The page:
Behavioral Problems

Behaviors demonstrated by the child victim following sexual abuse vary from child to child.  Problem behaviors can arise in all areas of the child's life. These may include:

  • Sexual acting-out  
  • Angry acting-out, aggression and fighting
  • Hyperactivity 
  • Learning difficulties 
  • Bedwetting and bowel control problems
  • Insomnia
  • Behavior problems at school or during other activities
  • Withdrawing and isolating
  • Unusual shynss 
  • Unusual memory loss
  • Dissociation - demonstrated as "spacing out"  
  • Running away
  • Compulsive behaviors 
  • Unexplained medical problems' hyper-awareness of physical symptoms 
  • Eating disorders 
  • Stealing or other delinquent-type behaviors
  • Depressionanxiety, and PTSD symptoms 
  • Self-harm (e.g., cutting, burning self)
  • Suicidal and homicidal comments or threats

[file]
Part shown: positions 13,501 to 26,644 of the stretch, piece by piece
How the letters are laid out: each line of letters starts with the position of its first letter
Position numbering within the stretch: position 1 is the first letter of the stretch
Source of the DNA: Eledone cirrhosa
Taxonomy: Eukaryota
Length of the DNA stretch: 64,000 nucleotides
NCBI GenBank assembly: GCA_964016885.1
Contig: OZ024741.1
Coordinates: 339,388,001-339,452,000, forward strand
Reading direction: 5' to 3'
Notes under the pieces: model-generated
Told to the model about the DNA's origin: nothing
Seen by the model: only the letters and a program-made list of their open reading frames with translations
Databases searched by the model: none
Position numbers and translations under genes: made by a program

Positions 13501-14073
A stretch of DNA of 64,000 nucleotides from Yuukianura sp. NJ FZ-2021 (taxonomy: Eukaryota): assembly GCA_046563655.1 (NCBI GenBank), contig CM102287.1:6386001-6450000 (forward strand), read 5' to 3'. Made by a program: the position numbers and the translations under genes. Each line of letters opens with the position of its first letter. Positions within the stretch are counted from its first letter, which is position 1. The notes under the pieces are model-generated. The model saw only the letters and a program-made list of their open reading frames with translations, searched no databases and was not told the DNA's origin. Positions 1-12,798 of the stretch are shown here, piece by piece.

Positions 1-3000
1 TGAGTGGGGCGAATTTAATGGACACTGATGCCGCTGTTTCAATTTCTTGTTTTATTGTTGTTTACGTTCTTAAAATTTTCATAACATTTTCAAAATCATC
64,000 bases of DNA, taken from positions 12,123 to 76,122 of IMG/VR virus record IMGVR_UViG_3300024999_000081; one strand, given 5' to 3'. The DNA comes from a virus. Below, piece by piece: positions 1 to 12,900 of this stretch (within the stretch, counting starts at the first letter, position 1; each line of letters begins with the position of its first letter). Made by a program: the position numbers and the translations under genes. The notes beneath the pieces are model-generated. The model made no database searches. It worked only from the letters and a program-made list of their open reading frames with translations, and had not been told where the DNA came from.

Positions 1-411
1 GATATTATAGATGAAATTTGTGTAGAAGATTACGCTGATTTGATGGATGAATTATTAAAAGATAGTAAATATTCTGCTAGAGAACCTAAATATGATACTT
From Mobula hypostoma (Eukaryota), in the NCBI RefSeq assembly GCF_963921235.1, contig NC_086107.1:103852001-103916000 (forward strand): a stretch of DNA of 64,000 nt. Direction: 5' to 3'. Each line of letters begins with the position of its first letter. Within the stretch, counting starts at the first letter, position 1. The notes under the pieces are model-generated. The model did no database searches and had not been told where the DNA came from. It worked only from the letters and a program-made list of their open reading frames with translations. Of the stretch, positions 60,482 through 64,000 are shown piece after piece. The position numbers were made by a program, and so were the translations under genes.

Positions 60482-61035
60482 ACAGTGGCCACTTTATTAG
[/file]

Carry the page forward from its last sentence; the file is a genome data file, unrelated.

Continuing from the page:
• Frequent accidents
  • Attention-seeking from strangers and others, that is significantly beyond the norm

These behaviors are warning signs that sexual abuse has occurred. View them as red flags that your child is experiencing problems. Keep communication with your child open. If several of these symptoms are occurring, seek professional services. Following disclosure, mothers can expect to see some of these behaviors. Talking with the child about the feelings associated with the behaviors and regularly scheduled counseling will help the child learn to self-regulate behavior. 



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